White Papers

Important:

These original OMOP resources are no longer supported. You can find the latest developments by visiting the OHDSI website.


The purpose of OMOP white papers is to inform you on the processes and decisions or the way that we choose to go for a particular problem or question during the OMOP research. It is not to demonstrate best practice, but to give OMOP readers a single place to be informed while the research is in progress. From time-to-time updates and new papers will be posted.

If you have any questions or feedback on the white papers, please contact OMOP.

OMOP White Papers

Review of Observational Analysis Methods - Feb 2009
An important component of the OMOP effort is to develop a central repository of potential methods and their characteristics to facilitate the structure and development of protocol concepts. An initial list was developed by soliciting contributions and supporting publications from a workgroup, informal literature reviews, and informal reviews of presentations at relevant meetings. These findings are reported with the Review of Observational Analysis Methods and Methods Matrix.

Review of Observational Analysis Methods

Methods Matrix
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Establishing a Drug Era Persistence Window for Active Surveillance - January 2010
The construct "Drug eras" are time periods of continuous drug exposure used in active drug safety surveillance. This paper discusses how OMOP went about to define the optimal window of persistence using two scenarios, a 0-day to a 30-day tolerance window of persistence.


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Establishing a Condition Era Persistence Window for Active Surveillance - January 2010
The construct of ‘condition era’ tables is a means to systematically apply consistent rules for all medical conditions to infer distinct episodes of care from available information, such as diagnosis codes and problem lists. One important decision to make when applying condition era logic to an observational database (administrative claims or electronic health record) is to define the persistence window, or the period of time when two related conditions would be considered part of the same episode of care. This analysis evaluates the impact of the 0-day and 30-day persistence window on the construction of condition eras across the central databases within the OMOP data community.


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Defining a Reference Set for Evaluating the Performance of Active Surveillance Methods - January 2010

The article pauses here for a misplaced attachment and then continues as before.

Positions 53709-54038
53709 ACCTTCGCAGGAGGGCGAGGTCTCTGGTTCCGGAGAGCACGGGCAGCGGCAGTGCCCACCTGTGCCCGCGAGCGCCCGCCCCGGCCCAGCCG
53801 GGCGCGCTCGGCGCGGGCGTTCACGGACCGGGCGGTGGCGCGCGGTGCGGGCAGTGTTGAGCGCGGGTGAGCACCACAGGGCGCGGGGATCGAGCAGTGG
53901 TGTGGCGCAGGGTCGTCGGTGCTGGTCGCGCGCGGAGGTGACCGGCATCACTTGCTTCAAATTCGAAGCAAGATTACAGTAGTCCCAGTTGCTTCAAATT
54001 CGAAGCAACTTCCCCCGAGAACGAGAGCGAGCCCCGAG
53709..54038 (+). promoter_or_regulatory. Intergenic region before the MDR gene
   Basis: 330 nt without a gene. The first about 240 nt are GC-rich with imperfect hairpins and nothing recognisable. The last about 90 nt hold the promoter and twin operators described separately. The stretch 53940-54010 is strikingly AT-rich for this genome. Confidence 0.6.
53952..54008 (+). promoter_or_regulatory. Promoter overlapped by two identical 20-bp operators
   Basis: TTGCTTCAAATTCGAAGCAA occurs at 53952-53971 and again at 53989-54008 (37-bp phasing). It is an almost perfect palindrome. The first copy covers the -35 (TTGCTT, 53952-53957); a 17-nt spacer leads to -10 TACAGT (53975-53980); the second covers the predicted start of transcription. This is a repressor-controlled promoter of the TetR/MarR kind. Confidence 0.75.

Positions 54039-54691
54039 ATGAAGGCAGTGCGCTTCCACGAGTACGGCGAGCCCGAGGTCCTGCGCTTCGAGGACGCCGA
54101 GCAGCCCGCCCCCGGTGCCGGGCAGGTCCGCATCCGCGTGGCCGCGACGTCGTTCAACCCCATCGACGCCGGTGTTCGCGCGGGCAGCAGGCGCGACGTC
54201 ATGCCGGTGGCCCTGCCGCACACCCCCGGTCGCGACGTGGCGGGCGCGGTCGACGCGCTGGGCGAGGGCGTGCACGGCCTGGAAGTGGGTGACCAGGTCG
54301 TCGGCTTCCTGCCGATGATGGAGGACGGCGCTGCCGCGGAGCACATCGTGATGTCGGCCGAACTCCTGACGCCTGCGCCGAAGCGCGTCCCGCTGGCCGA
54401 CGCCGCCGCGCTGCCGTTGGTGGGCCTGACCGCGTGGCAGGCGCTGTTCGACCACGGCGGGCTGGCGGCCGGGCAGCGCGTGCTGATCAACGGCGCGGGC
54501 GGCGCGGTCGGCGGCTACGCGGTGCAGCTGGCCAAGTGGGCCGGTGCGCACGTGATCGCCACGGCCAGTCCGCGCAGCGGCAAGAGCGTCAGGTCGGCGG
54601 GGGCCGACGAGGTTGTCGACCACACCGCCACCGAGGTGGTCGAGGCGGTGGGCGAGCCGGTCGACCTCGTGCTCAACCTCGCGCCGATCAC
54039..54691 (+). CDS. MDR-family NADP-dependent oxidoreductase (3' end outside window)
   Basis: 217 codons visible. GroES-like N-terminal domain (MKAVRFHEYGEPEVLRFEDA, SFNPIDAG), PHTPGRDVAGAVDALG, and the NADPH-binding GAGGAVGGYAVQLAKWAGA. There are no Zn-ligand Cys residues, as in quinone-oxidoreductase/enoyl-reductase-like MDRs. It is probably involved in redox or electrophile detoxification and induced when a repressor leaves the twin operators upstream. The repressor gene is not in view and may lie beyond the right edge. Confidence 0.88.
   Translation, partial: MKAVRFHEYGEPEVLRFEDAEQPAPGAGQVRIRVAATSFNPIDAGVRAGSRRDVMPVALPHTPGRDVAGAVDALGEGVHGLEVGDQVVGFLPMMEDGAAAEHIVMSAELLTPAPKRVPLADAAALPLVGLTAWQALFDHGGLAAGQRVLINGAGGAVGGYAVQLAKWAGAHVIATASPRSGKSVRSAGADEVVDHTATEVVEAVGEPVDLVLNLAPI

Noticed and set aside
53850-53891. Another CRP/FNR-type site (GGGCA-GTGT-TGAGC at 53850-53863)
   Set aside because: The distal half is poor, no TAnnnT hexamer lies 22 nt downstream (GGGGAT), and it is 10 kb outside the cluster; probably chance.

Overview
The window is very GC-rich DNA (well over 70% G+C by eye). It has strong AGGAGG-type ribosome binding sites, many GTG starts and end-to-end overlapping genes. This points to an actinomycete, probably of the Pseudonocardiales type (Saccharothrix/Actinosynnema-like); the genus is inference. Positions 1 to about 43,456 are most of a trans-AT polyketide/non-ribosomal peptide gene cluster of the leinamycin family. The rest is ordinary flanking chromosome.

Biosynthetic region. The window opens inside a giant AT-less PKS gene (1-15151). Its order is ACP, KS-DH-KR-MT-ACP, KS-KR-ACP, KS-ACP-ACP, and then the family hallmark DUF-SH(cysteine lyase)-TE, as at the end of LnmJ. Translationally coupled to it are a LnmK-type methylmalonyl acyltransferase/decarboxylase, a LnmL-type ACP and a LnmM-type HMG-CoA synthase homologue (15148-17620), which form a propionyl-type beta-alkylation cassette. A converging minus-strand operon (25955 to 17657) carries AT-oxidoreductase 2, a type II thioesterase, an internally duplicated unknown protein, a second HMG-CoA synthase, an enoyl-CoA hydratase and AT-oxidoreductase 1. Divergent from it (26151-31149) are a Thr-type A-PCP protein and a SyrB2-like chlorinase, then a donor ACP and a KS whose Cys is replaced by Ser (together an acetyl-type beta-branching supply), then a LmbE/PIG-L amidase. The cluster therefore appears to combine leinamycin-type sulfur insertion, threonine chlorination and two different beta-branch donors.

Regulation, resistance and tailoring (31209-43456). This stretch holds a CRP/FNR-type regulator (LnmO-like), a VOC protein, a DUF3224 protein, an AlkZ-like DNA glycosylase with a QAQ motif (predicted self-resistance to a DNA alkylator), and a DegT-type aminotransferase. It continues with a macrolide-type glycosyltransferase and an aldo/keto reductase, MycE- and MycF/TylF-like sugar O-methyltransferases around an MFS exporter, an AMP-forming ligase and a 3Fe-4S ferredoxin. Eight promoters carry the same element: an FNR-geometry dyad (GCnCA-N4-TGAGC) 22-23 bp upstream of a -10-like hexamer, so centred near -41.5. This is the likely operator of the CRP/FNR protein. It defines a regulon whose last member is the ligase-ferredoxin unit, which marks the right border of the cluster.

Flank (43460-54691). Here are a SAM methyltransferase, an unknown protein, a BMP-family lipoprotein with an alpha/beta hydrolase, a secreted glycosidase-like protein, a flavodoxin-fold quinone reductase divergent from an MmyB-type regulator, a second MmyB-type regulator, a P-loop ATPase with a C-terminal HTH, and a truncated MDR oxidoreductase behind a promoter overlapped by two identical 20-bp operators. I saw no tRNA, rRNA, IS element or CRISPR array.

The OMOP research requires a reference set to provide a pre-defined benchmark to base comparisons of methods against. In this context, the reference set is a list of test cases of drug-condition pairs classified dichotomously as ‘true associations’ or ‘negative controls’. Methods will be executed against these test cases, and the estimates derived from the methods will be compared to the benchmark. This paper describes the OMOP reference set used for each analysis program and the rationale that was used to develop them.

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Selecting Comparators in Active Surveillance Analyses - March 2010
The OMOP research requires a set of comparator drugs. The desire is to construct a comparator which is sufficiently similar to the target group that effects observed may be plausibly attributable to the exposure of interest. Analysts take great pains to define study inclusion / exclusion criteria when extracting the data and apply additional analysis techniques (such as matching, stratification, and multivariate modeling) to minimize effects of confounding and other biases. Such design decisions are pivotal to the final result, but can be resource intensive and require subjective expert opinion. This white paper proposes ways to develop and evaluate alternative approaches to comparator selection.

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Applying Natural Language Processing to Extract Codify Adverse Drug Reaction in Medication Labels - August 2010
Authors: Jeffrey Friedlin, D.O and Jon Duke, M.D.
Institutions: Indiana University School of Medicine and Regenstrief Institute Indianapolis, Indiana 46202

Medical informaticists developed an automated method of identifying, extracting and codifying adverse drug reaction data contained in the Structured Product Labels for drugs to be studied as part of the OMOP project.

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OMOP Distributed Partner Research Reports - February 2011
Authors: OMOP Distributed Research Partners

The study reports were produced by each OMOP Distributed Research Partner to document and discuss site specific aspects of the OMOP research and findings. Each report also includes discussion regarding the performance of methods and lessons learned. Click on the Distributed Research Partner to download their study report.

1. Department of Veterans Affairs Center for Medication Safety / Outcomes Research, Pharmacy Benefits Management Services

2. Humana, Inc.

3. Partners Healthcare System

4. Regenstrief Institute / Indiana University

5. SDI Health

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Exploration of Four Outcomes: Outcomes and labeling information, in conjunction with other evidence - May 2011
Authors: Jeffrey Friedlin, D.O and Jon Duke, M.D.
Institutions: Indiana University School of Medicine and Regenstrief Institute Indianapolis, Indiana 46202